Edit: I somehow mixed up Russell Crowe for Gerard Butler. Yes, I am stupid, but it’s fixed now.
Before I begin, I’d like to apologize for my short hiatus over the past several weeks. School and whatnot has bogged me down, and I’m starting to run out of movies on the list that aren’t two and half hours long. Anyway, to the review…
Ridley Scott’s Gladiator is a film I’ve always been reluctant to watch. I’ve never been a huge fan of these swords and sandals type epics. But this is a film that seems to appeal to everyone. It’s been recommended to me by big cinema fans and casual audiences alike, plus it won the Oscar for Best Picture, and they never go wrong… right? Given this mass appeal, I expected some big things. In some ways I was totally satisfied, in other ways, I was pretty disappointed.
Russell Crowe stars as Maximus, Rome’s greatest military mind. Maximus is Marcus Aurelius (Richard Harris)’s first choice to take over his job as emperor, but Aurelius’s son, Commodus (Joaquin Phoenix), is none too pleased about that choice. Commodus tries to have Maximus killed off, but Maximus escapes. I don’t want to give too much more away, but needless to say Maximus become a gladiator, and seeks revenge against Commodus.
The story was the weakest element of this film for me. I was never totally captivated by the relatively simplistic plot. It’s very predictable as revenge stories go, I knew which major arcs and plot-points the story would hit after watching the first third of the movie, so I never could be fully invested in what was happening. I strangely like to compare it to Kill Bill, which is probably my favourite revenge story; that movie had a few surprises that kept me on my toes. Gladiator lacked this element for me. I definitely wasn’t bored watching Gladiator, but it wasn’t the story that kept me from falling asleep.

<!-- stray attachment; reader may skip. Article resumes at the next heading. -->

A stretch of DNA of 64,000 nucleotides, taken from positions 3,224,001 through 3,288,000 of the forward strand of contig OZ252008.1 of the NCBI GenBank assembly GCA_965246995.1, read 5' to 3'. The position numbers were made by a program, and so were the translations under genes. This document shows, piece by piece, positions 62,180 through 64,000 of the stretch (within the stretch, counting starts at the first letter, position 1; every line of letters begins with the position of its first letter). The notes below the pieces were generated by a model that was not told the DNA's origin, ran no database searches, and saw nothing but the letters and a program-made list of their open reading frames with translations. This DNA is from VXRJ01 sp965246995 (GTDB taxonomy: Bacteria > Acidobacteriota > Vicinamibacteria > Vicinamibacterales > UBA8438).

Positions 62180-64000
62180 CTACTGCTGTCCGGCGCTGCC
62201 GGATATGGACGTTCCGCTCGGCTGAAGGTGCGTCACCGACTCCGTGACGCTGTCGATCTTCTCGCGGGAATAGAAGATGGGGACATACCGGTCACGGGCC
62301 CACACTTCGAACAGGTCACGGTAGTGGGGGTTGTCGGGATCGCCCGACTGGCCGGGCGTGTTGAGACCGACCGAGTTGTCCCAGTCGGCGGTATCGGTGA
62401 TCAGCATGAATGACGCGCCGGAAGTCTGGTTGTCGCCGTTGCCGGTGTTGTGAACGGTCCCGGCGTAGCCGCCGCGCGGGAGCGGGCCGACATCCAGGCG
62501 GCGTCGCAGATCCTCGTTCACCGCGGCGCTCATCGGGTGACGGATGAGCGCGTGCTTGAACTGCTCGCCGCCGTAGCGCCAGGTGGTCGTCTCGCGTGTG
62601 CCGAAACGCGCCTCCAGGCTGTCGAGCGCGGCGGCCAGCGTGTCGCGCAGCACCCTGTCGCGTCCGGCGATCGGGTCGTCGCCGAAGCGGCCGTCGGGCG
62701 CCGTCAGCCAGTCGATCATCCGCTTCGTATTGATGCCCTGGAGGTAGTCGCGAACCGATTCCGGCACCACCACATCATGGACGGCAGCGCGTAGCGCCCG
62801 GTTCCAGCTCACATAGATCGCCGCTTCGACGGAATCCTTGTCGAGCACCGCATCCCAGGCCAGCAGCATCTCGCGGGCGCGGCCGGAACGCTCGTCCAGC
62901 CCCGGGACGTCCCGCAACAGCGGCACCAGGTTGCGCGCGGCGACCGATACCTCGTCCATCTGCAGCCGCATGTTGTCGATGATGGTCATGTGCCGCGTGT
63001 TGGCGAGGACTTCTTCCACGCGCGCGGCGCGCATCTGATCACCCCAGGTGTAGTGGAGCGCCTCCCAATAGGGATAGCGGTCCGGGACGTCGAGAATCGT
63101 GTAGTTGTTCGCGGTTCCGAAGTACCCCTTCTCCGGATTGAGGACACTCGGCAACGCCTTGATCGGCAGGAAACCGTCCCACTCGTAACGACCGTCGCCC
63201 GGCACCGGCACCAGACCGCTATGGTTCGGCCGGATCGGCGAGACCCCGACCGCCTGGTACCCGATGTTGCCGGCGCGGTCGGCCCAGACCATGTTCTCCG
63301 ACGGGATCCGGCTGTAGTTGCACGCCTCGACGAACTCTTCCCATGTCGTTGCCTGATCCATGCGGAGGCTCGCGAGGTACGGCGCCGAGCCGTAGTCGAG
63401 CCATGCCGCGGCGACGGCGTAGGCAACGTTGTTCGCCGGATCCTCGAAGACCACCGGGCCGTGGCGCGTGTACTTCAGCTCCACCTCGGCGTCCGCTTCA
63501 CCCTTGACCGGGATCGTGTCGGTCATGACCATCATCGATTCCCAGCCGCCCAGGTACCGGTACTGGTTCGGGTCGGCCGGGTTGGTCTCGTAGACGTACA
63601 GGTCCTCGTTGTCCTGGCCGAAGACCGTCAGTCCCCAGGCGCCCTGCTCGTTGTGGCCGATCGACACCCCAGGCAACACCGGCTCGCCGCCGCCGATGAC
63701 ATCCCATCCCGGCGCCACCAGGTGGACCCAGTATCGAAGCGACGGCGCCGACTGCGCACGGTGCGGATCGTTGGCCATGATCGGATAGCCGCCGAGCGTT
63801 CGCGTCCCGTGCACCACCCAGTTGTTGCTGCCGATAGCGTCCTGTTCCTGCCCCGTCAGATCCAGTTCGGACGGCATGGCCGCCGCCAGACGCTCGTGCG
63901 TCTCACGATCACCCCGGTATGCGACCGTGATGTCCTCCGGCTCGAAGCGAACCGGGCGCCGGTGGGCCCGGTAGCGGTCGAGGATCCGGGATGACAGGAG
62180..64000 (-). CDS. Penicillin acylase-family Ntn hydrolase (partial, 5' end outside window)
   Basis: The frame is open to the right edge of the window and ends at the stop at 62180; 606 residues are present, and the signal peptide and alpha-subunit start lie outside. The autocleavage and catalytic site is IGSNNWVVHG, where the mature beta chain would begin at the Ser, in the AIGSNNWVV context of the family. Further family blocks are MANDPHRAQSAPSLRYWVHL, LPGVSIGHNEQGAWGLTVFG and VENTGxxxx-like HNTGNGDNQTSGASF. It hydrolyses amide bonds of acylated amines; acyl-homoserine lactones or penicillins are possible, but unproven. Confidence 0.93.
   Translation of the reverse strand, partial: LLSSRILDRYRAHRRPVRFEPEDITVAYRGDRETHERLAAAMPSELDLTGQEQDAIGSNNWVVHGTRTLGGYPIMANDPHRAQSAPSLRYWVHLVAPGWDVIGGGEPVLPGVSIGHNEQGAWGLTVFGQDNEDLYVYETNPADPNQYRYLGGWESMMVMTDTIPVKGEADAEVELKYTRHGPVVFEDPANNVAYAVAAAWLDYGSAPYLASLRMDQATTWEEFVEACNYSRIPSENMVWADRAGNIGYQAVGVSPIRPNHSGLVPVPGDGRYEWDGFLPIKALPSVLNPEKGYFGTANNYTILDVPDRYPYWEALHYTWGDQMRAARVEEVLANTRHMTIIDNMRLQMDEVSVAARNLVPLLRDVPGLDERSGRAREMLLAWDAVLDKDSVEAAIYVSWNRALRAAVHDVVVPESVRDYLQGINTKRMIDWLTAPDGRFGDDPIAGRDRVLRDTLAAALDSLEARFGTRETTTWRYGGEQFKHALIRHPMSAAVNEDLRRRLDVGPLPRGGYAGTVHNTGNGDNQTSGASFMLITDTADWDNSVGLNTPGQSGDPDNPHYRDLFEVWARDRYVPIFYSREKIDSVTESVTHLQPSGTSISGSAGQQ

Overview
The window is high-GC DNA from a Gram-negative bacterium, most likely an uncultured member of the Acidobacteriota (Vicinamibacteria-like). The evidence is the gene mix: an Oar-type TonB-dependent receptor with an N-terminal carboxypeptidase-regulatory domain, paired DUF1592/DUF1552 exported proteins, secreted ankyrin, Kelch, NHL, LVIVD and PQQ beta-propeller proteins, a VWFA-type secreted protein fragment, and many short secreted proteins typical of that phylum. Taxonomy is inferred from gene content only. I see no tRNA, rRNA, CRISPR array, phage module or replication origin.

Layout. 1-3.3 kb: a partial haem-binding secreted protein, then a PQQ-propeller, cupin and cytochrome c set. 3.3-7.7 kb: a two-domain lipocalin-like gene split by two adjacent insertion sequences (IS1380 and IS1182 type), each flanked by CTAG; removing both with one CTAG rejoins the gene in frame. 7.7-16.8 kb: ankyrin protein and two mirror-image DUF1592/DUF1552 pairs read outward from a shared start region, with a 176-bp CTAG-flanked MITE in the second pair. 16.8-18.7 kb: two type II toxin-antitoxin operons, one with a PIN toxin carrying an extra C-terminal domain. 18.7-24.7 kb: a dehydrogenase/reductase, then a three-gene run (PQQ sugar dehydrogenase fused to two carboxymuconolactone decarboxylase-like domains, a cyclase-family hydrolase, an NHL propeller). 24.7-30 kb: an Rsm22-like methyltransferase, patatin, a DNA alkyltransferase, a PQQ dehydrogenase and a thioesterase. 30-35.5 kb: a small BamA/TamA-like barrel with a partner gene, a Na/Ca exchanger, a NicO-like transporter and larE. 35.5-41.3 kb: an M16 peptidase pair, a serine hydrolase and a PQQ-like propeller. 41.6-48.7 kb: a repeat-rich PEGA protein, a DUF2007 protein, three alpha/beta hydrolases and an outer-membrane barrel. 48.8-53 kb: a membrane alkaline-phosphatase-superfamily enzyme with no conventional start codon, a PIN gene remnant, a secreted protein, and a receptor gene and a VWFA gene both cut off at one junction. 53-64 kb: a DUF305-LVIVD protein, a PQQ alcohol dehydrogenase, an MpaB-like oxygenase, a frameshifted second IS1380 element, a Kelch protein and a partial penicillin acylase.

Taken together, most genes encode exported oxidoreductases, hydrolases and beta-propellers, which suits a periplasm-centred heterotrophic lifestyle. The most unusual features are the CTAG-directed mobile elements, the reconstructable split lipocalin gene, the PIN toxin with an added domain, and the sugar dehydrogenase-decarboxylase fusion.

One thing that did keep me awake was the jaw-dropping performances. While Russell Crowe certainly deserved his Oscar for Best Actor, I actually found myself more amazed with Phoenix, who played Commodus with intimidating grandeur which stole every scene he was in. I didn’t particularly love either of their characters, who I found to be a little more one dimensional than I expected. Commodus was just pure bad, with no real redeeming qualities. Maximus is just the opposite, though I did find him to be a little more complex than Commodus. Both actors allowed these characters to become very memorable, however. I can nitpick all I want, but Crowe and Phoenix were fantastic.
What kept me interested was how good the film looks, even 12 years after its release. The production design is incredible, with enormous, intimidating settings; beautifully formulated costumes; and stunning cinematography from director of photography John Mathieson. Gladiator is a gift to the eyes, filled with gorgeousness at every turn. The beginning scene, when Maximus’s troops are battling with the Germanic tribes, had me drooling. As did any of the scenes in the Colosseum. Some of the effects do show some age, like the battle among the tigers, but this wasn’t too distracting, and I recognize just 12 years ago this would have looked amazing.
I also want to take special time to note the fight choreography, which I think is a huge reason this film is so enduring. Each fight is conducted with both grace and brutal violence. I recognize the intimidating task it would be to stage scenes such as these, with chariots, animals, and elaborate costumes to manage. Gladiator, without a doubt, has some of the more amazing action sequences I’ve seen in a long time.
Also, I couldn’t finish this review without mentioning the score by Hanz Zimmer. Any film Zimmer touches is automatically made more epic and astounding. This score doesn’t falter, and elevates each scene to a level of boldness worthy of the gods.
When the final credits rolled, I had a very mixed feeling towards Gladiator. My eyes had been thoroughly satisfied with the magnificent visuals of the film, but my head and heart felt as though there was something missing. While I recognize the film updated the ancient-era epic with the most advanced technology of the time, it ultimately reminded me of Avatar: a film that’s pretty to look at, but disappoints in creating an effective and engaging plot.